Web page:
• Quick Steps is more or less useful. I am getting used to using CTRL+SHIFT+1 to “reply to all and delete” and CTRL+SHIFT+2 for “reply to all and move to folder”. You just have to configure the quick steps to make it suit you. Previously I used to use QuickFile addin, which was a super useful tool, worth paying $39.95.

Onenote 2010 64 bit

The UI is certainly much slicker. It really looks and feels like a notebook now. Sketching performance is improved.

However, a big bug. I was sketching and suddenly my pointer switched to selection mode from pen. All pen options are disabled. I tried exiting and coming back. Nope. Can’t go back to pen mode at all. I am using a Genius Tablet. Looks like Onenote is Tablet PC friendly only. Hope Apple makes a Tablet Macbook Pro soon.

Word 2010 64 bit

Haven’t used it much. Ribbons are as confusing as before. The File menu is even more confusing now. No new shape styles that makes word documents stand out from the rest. No new Smart Art worth mentioning. Overall – disappointing.

The print features are much improved!

Powerpoint 2010 64 bit

I did not notice any significant new feature in Powerpoint, sadly. The ribbon has been made more useful than before. There’s a “Transition” and “Animations” ribbon bar which is very useful to use and saves time putting animations in slides. But that’s all I could see from my limited trial. This is disappointing. I was expecting there would be richer collection of shapes which are really cool to look and makes presentations look like Web 2.0 sites, a lot of new Smart Arts, but nothing.


Visio 2010 64 bit

The UML Diagram designer is as crappy as ever. Come on Microsoft, watch the other UML designers and learn from them. Currently Visio is my last choice for UML design and makes my job life unhappy because my company forces me to use it. I use PlantUML wherever I can.

I don’t see any new amazingly cool diagram either. I was hoping the Detailed Network Diagram stencil would be much improved with smooth round glossy servers, amazingly cool looking router icons etc. But no luck. The new ribbon interface is as confusing as other Office applications.


So far I can see significant improvement in Outlook only. Other apps do not have anything that stands out.


  • "Outlook Product Manager, please read this."

    Surely there's a feedback option within the beta? You can't expect Microsoft to employee people to read every single blog on the web in case it contains feedback on one of their products!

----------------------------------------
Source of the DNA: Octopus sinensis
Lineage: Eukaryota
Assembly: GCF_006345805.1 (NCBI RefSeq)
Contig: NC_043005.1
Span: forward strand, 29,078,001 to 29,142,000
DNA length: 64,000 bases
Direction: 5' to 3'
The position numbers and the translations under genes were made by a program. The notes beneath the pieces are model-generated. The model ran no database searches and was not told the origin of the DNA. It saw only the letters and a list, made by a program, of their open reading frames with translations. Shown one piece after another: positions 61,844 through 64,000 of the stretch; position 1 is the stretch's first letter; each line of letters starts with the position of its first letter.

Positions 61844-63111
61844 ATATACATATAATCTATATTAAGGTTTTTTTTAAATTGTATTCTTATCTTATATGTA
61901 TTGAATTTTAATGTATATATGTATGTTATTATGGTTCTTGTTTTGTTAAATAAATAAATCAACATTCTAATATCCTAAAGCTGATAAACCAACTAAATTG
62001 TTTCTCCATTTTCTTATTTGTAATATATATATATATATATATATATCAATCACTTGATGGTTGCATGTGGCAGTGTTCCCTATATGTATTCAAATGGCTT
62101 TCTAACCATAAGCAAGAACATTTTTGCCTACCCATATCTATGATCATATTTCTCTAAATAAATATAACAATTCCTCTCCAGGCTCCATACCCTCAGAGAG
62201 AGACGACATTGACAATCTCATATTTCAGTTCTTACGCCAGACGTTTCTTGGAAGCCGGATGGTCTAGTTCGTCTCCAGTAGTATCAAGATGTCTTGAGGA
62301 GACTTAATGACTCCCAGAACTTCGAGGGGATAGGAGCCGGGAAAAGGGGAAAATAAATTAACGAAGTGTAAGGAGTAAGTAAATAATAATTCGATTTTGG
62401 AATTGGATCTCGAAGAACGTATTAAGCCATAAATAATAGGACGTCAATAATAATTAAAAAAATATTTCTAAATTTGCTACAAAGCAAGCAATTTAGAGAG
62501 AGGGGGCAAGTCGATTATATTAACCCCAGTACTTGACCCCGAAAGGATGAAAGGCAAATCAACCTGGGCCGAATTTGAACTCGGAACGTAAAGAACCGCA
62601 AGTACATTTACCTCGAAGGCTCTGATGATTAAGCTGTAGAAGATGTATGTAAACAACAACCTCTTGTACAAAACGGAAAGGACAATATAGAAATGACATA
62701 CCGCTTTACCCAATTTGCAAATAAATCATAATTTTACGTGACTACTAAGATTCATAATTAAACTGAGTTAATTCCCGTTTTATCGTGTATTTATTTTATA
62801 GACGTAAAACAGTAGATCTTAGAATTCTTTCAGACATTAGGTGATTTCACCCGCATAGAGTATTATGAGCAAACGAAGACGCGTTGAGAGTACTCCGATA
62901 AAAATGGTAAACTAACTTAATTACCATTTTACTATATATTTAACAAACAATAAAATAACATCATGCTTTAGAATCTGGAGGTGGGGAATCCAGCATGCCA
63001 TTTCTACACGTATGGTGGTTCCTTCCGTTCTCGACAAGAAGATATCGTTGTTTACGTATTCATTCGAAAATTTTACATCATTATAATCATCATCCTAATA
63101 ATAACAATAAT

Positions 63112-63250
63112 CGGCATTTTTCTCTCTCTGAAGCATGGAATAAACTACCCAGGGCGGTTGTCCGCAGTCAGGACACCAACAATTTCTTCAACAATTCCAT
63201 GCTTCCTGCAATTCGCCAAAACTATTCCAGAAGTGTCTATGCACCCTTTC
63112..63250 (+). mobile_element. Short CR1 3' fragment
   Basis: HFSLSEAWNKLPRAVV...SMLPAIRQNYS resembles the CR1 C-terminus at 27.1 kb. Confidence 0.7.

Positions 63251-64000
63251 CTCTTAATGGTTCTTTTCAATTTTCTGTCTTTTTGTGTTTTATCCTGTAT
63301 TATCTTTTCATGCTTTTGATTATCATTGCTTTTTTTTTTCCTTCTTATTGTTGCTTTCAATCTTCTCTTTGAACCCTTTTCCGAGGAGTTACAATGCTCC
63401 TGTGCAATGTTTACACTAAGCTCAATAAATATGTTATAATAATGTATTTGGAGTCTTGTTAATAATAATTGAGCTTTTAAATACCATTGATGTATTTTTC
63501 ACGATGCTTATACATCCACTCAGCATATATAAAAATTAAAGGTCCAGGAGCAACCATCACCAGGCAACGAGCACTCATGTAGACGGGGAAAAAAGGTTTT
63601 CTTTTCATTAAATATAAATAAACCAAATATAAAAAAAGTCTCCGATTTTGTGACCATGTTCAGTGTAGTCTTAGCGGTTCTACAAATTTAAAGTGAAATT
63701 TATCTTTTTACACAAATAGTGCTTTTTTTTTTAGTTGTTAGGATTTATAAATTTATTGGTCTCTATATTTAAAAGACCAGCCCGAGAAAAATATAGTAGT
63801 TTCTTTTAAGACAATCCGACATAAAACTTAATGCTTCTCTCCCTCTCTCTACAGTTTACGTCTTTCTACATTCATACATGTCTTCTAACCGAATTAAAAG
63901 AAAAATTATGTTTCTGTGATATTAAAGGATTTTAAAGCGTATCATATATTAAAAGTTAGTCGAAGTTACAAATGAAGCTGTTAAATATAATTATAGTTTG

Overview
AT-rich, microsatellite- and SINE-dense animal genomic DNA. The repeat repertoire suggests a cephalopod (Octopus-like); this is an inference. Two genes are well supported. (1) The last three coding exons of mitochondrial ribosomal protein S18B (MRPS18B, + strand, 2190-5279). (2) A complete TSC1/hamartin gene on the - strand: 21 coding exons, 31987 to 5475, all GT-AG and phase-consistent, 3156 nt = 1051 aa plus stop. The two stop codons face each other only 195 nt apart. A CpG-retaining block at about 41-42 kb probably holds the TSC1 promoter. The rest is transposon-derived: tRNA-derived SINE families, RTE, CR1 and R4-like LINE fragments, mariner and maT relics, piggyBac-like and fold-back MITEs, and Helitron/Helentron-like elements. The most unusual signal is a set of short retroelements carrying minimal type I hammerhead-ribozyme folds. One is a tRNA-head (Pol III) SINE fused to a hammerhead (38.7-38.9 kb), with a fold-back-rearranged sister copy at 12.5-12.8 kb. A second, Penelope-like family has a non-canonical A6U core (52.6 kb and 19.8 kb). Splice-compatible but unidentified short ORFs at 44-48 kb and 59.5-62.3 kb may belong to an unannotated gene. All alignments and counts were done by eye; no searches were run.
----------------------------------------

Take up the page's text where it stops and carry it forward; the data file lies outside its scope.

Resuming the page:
"All my Outlook COM addins are dead."

    Are they compiled for 64-bit? A 64-bit host can't load a 32-bit in-process component.

  • It's a pretty common sense that 32 compiled plugins or addons could NOT be used in 64-bit compiled applications. Not just in Office 2010.

    It's a suprise that you don't know this while calling yourself a 64bit freak...

  • It's going to take a while for vendors to come up with all 64bit versions of their addins. Until then, users are stranded with Outlook 64bit, or they will refrain from upgrading, which is a loss for Microsoft. They way Windows runs 32bit apps on 64bit environment using WOW32 , Office Applications can use a 32bit Adapter to run 32 bit addins to solve this problem. I do not see it as an expensive solution to build. There are several essential 32 bit addins for Office Applications floating within our company which aren't going to be upgraded soon, given the cost of developing and supporting them within a large company. Until then I have to carry another laptop to work in office or give up on 64 bit Outlook.

  • "Office Applications can use a 32bit Adapter to run 32 bit addins to solve this problem"

    COM addins are loaded as in-process components. The only way a 64-bit host can use a 32-bit component is if it is out-of-process. Delivering a 64-bit version of your addin is likely to be much easier than writing an out-of-process 32-bit COM server to host 32-bit addins.